The general premise is to pick one of the four mahokenshi samurais that lead each of the four specific samurai houses: Sapphire, Topaz, Ruby, and Jade. These are powered by folklore creatures, such as the Tengu or Kitsune, which gives the four leaders their elemental themes and gameplay styles. There is a sort of story here, in that you are a mahokenshi on a mission to protect the floating celestial islands from enemy invasion, be it Onis, goblins, mages, and whatever other nasties are trying to take over this spiritual place, as this once holy land was clean of such beasts. It is a simple setup, but during the campaign, there are scenarios within the levels that offer player decisions which feel ripped right out of a pen-and-paper book, those choose-your-own adventures that tell the reader to go to a certain page depending on their choice. In this game, those pages are rewards with some sort of beneficial buff towards the player. Mahokenshi could have been without them, but this touch helps provide the game with a clearer presentation of its theme that is spread across all its visuals, art and sounds.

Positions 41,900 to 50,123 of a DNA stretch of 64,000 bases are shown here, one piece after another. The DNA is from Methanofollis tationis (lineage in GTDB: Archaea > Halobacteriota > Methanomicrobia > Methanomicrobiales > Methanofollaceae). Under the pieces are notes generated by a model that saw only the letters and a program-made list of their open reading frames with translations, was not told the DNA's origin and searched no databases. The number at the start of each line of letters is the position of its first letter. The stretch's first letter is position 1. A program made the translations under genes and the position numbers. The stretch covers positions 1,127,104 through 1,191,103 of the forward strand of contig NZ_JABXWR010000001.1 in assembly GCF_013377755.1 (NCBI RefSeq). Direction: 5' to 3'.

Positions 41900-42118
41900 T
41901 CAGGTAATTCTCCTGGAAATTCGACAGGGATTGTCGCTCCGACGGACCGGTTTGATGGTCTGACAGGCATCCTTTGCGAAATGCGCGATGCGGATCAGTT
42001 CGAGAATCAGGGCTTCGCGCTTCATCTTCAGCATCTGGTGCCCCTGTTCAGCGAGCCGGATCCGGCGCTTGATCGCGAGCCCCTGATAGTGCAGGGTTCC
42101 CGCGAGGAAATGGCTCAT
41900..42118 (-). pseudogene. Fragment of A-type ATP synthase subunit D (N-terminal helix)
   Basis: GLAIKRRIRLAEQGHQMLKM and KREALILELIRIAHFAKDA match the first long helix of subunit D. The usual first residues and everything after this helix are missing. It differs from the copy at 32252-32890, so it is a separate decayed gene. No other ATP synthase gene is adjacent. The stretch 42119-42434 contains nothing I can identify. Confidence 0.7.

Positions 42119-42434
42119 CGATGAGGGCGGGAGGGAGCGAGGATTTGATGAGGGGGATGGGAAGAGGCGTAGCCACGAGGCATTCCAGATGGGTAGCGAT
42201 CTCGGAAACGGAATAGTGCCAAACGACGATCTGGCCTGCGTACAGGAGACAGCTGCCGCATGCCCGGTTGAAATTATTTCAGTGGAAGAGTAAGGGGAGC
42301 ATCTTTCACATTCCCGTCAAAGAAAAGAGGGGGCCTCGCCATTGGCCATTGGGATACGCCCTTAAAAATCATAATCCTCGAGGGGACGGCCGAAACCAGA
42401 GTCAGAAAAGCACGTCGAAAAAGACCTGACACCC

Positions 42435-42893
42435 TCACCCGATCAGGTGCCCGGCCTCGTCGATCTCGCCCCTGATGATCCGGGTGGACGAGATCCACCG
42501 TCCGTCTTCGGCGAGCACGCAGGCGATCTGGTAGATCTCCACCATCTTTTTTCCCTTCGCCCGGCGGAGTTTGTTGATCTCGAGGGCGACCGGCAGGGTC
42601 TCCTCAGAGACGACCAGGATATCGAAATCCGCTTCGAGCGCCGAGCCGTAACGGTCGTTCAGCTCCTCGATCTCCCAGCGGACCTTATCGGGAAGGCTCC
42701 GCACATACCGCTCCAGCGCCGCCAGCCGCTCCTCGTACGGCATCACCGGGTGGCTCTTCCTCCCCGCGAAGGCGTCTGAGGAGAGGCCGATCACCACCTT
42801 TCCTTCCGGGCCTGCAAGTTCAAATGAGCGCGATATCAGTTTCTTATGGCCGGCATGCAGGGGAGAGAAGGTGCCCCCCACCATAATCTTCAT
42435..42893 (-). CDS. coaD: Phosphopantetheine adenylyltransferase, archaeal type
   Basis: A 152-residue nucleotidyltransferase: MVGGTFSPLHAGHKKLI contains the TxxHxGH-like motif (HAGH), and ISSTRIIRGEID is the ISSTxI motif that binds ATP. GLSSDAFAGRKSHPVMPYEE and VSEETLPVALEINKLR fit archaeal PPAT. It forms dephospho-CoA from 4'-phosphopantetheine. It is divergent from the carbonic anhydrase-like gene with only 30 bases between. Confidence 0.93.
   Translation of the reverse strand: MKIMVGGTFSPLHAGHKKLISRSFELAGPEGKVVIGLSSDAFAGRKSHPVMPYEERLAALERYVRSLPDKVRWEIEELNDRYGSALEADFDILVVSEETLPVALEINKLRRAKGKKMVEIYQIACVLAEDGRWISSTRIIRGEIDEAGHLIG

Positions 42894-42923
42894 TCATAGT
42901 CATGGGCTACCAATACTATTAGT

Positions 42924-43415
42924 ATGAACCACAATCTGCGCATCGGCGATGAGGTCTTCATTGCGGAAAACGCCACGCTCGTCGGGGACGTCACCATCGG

One element to make clear about Mahokenshi is this is not a roguelike, even if in the beginning the three of four characters are locked, only becoming available after completing certain missions in the campaign. The heroes do not have their own campaign, rather, they are available to be used to bring different playstyles into the campaign. I felt this was a strange idea, because each character starts at level one when they unlock, and you level them up by playing with them, but this means taking a lower level mahokenshi into the campaign after spending a few missions with others and getting the hang of them. The game gives small tips on how to play these characters on first use, so I see no reason to have them locked away like this. At least they often level up after a mission, so it does not take long to get them on equal grounds with other heroes. 041b061a72